Government of India Act 1919

Montagu-Chelmsford Reforms and Government of India Act, 1919 The British government, not prepared to part with or even share its power with the Indians, once again resorted to the policy of ‘carrot and stick’. The carrot was represented by the insubstantial Montagu-Chelmsford Reforms, while measures such as the Rowlatt Act represented the stick. In line […]

Champaran Satyagrah

Champaran Satyagraha (1917)—First Civil Disobedience Gandhi was requested by Rajkumar Shukla, a local man, to look into the problems of the farmers in context of indigo planters of Champaran in Bihar. The European planters had been forcing the peasants to grow indigo on 3/20 part of the total land (called tinkathia system). When towards the end of […]

Lucknow Session of the Indian National Congress (1916)

Lucknow Session of the Indian National Congress (1916) Readmission of Extremists to Congress The Lucknow session of the Indian National Congress, presided over by a Moderate, Ambika Charan Majumdar, finally readmitted the Extremists led by Tilak to the Congress fold. Various factors facilitated this reunion:(i) Old controversies had become meaningless now.(ii) Both the Moderates and […]

Home Rule Movemenet

Home Rule League Movement The Home Rule Movement was the Indian response to the First World War in a less charged but a more effective way than the response of Indians living abroad which took the form of the romantic Ghadr adventure. Two Indian Home Rule Leagues were organised on the lines of the Irish […]

Surat Session

The Surat Split The Congress split at Surat came in December 1907, around the time when revolutionary activity had gained momentum. The two events were not unconnected. Run-up to Surat In December 1905, at the Benaras session of the Indian National Congress presided over by Gokhale, the Moderate- Extremist differences came to the fore. The […]

Morley-Minto Reforms—1909

Morley-Minto Reforms—1909 In October 1906, a group of Muslim elites called the Simla Deputation, led by the Agha Khan, met Lord Minto and demanded separate electorates for the Muslims and representation in excess of their numerical strength in view of ‘the value of the contribution’ Muslims were making “to the defence of the empire”. The same […]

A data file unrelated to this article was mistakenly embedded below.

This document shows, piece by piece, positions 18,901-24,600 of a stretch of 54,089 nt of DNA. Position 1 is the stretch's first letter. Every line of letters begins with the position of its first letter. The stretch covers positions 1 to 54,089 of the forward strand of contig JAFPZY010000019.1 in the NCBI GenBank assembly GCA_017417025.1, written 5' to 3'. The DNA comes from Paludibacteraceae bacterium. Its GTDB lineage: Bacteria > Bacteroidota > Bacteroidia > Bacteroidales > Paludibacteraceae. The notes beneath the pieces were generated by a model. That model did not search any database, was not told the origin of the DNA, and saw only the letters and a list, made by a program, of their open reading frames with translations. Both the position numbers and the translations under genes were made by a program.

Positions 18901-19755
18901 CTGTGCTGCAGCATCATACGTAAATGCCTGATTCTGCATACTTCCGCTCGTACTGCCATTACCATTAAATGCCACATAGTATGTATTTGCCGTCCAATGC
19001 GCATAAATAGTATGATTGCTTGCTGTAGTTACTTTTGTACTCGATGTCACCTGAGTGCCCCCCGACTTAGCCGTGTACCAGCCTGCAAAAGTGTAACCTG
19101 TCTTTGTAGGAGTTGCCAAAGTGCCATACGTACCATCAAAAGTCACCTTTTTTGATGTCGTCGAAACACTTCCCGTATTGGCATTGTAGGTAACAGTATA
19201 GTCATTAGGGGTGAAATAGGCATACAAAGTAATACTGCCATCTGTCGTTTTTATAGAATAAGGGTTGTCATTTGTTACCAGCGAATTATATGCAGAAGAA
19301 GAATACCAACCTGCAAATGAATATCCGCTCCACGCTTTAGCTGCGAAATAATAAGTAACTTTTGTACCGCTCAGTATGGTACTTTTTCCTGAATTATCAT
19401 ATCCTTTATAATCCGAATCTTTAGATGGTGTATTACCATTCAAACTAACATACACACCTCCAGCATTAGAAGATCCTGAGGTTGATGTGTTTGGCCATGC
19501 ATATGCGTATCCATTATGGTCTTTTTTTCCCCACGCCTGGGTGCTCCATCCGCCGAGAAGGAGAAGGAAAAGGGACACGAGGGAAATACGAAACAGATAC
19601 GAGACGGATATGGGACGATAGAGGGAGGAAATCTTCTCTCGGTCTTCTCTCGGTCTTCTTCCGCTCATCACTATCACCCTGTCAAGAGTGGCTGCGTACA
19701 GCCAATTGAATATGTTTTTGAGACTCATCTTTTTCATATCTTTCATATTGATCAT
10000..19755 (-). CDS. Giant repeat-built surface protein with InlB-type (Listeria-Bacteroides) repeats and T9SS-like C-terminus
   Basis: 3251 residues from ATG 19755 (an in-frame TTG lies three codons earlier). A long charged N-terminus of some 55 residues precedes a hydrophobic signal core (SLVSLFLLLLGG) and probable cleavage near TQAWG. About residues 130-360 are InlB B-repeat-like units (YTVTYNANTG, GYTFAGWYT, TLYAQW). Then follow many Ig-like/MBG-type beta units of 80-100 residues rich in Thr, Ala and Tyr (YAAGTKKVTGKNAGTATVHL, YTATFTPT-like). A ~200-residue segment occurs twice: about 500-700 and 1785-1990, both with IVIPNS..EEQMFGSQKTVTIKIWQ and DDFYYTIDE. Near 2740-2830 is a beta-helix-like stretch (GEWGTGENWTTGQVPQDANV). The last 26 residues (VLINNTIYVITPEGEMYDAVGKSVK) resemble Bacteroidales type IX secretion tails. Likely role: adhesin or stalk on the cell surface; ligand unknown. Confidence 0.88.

Swami Vivekananda

  Swami Vivekananda Narendranath Datta (1862-1902), who later came to be known as Swami Vivekananda spread Ramakrishna’s message and tried to reconcile it to the needs of contemporary Indian society. He emerged as the preacher of neo-Hinduism. Certain spiritual experiences of Ramakrishna, the teachings of the Upanishads and the Gita and the examples of the Buddha and Jesus are the basis of […]

Dayananda Saraswati and Arya Samaj

Dayananda Saraswati and Arya Samaj The Arya Samaj Movement, revivalist in form though not in content, was the result of a reaction to Western influences. Its founder, Dayananda Saraswati or Mulshankar (1824-1883) was born in the old Morvi state in Gujarat in a brahmin family. He wandered as an ascetic for fifteen years (1845-60) in […]

The Ramakrishna Movement and Swami Vivekananda

The Ramakrishna Movement and Swami Vivekananda The didactic nationalism of the Brahmo Samaj appealed more to the intellectual elite in Bengal, while the average Bengali found more emotional satisfaction in the cult of bhakti and yoga. The teachings of Ramakrishna Paramahamsa (1836- 1886), a poor priest at the Kali temple in Dakshineshwar, on the outskirts of Calcutta (who […]

Ishwar Chandra Vidyasagar

Ishwar Chandra Vidyasagar The great scholar and reformer, Vidyasagar’s ideas were a happy blend of Indian and Western thought. He believed in high moral values, was a deep humanist and was generous to the poor. In 1850, he became the principal of Sanskrit College. He was determined to break the priestly monopoly of scriptural knowledge, […]